Last Updated on May 31, 2022 by Kirstin
It’s never fun to get pulled over for speeding, even less so when it happens to you while you’re driving in a rental car. Here’s what you should do if you get a speeding ticket in Pennsylvania.
How Much Are Speeding Fines in Pennsylvania?
Traffic ticket fines are uniform throughout Pennsylvania. This means a speeding is penalized the same, whether you are fined in Bucks County or in Erie.
For posted speed limits under 65 mph, drivers pay a minimum $35 for exceeding it. This would apply to driving in an urban area with speed limits of 35 mph, 25 mph in a residential district or other areas where the speed limit is 55 mph.
For posted speed limits 65 mph or higher, the fine starts at $42.50. Pennsylvania highways often have speed limits of 65 mph and 70 mph.
Fines increase by $2 per mile if you are speeding by more than 5 mph over the posted limit. So if you’re going 10 miles over the 65 mph speed limit, you’d pay an extra $10.
How to Handle a Speeding Ticket in a Rental
Unlike parking tickets and toll violations, which are typically tied to the vehicle, a speeding ticket is generally tied to the driver. If a police officer pulls you over, you’ll be able to handle the fine on your own. There’s a good possibly the rental company won’t ever find out. From there, you can pay the fine or fight it. Going to traffic school or taking a defensive driving course online may also be an option for avoiding points on your record.
There is one way the rental company could find out about the issue. Getting caught by a speed camera that takes a photo of the plate would mean that the rental company would be notified of the fine—and pass on to you at a later date with an added fee. If you receive a notice in the mail about a fine triggered by a speed camera, pay it immediately to avoid dealing with collections agencies or you could end up on the Do Not Rent list.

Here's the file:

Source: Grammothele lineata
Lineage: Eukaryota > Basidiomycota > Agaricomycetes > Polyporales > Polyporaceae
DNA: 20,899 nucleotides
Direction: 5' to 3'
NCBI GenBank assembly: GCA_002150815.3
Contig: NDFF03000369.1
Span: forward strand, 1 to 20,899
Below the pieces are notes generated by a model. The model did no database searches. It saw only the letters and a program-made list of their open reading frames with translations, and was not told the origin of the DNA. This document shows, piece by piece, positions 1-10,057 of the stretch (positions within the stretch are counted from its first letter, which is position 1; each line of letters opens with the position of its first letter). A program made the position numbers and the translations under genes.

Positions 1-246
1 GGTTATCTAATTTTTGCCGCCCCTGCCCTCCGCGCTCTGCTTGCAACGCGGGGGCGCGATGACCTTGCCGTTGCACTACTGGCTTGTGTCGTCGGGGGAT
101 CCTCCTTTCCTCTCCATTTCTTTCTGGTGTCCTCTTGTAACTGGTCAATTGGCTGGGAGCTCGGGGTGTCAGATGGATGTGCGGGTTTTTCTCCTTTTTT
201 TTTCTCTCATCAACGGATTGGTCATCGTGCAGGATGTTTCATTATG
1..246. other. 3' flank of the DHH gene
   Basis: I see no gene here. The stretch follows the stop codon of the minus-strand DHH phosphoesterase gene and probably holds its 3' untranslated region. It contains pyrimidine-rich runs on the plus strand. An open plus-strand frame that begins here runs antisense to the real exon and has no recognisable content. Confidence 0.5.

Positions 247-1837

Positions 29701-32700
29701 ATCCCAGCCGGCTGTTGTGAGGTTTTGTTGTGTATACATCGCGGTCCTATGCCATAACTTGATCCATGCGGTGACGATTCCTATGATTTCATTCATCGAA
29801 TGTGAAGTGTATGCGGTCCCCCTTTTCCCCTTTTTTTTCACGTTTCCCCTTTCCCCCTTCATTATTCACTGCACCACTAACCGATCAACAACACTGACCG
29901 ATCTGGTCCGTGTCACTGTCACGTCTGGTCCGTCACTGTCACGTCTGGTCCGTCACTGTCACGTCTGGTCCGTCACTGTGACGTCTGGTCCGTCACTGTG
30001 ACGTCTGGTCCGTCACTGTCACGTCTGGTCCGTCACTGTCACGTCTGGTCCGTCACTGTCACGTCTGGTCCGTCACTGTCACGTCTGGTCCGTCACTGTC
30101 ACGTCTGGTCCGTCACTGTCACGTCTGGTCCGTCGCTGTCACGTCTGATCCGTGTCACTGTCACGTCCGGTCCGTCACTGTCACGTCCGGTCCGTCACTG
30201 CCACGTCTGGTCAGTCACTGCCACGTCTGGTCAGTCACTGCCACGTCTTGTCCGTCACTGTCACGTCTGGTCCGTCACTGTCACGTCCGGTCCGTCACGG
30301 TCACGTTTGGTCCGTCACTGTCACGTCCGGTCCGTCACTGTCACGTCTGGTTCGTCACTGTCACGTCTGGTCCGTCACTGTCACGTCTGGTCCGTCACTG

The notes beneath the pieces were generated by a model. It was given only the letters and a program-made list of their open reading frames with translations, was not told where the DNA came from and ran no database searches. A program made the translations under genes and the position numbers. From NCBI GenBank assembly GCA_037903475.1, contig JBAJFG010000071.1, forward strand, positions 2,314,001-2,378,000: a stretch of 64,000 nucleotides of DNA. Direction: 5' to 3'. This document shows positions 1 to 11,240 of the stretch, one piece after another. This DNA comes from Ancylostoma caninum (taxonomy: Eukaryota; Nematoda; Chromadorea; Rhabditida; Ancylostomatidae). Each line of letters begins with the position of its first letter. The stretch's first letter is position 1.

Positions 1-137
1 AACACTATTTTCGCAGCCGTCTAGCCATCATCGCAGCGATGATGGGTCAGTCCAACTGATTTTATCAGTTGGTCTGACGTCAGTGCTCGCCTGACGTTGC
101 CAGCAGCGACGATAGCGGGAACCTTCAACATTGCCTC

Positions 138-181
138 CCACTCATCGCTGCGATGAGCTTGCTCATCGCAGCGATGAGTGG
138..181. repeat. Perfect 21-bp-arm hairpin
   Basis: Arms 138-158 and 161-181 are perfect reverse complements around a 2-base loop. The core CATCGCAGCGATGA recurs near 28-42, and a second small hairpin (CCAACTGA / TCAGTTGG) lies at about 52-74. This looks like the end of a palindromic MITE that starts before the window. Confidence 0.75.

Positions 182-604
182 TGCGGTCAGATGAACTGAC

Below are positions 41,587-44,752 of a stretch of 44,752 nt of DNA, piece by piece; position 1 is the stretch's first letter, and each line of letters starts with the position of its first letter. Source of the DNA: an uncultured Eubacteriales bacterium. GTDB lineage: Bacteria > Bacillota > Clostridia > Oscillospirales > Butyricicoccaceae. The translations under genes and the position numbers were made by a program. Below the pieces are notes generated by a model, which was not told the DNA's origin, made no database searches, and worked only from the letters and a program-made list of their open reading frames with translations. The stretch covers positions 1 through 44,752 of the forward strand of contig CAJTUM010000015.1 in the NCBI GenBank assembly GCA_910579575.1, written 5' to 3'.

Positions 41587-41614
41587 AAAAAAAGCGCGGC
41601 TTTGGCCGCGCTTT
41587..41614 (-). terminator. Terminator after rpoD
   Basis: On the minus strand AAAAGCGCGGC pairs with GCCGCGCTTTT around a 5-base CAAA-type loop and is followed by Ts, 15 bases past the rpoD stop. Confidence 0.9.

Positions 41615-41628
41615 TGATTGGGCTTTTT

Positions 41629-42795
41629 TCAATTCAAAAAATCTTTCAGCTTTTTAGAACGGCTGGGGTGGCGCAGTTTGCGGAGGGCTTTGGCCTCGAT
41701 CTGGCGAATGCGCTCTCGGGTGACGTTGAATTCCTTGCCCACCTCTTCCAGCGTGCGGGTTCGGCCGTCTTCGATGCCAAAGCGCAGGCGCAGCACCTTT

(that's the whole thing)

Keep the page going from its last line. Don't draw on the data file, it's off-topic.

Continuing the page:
How to Pay a Speeding Ticket in Pennsylvania
You’ll have to pay for a speeding ticket in Pennsylvania even if you don’t live there, as states disclose out-of-state violations to one another. The quickest way to handle the ticket is to pay for it as soon as possible by following the directions printed on the ticket itself, which usually includes information for paying online or by phone. You can also pay in person at the court denoted on the ticket.
If you choose to contest the ticket, you will have to do so with the specific Pennsylvania municipality that oversees the traffic laws where you were driving—not the rental car company. In some cases you may be able to do this online. That information will be available through the same municipal court listed on your ticket. However, going this route could require showing up in court and paying additional fees in the long run.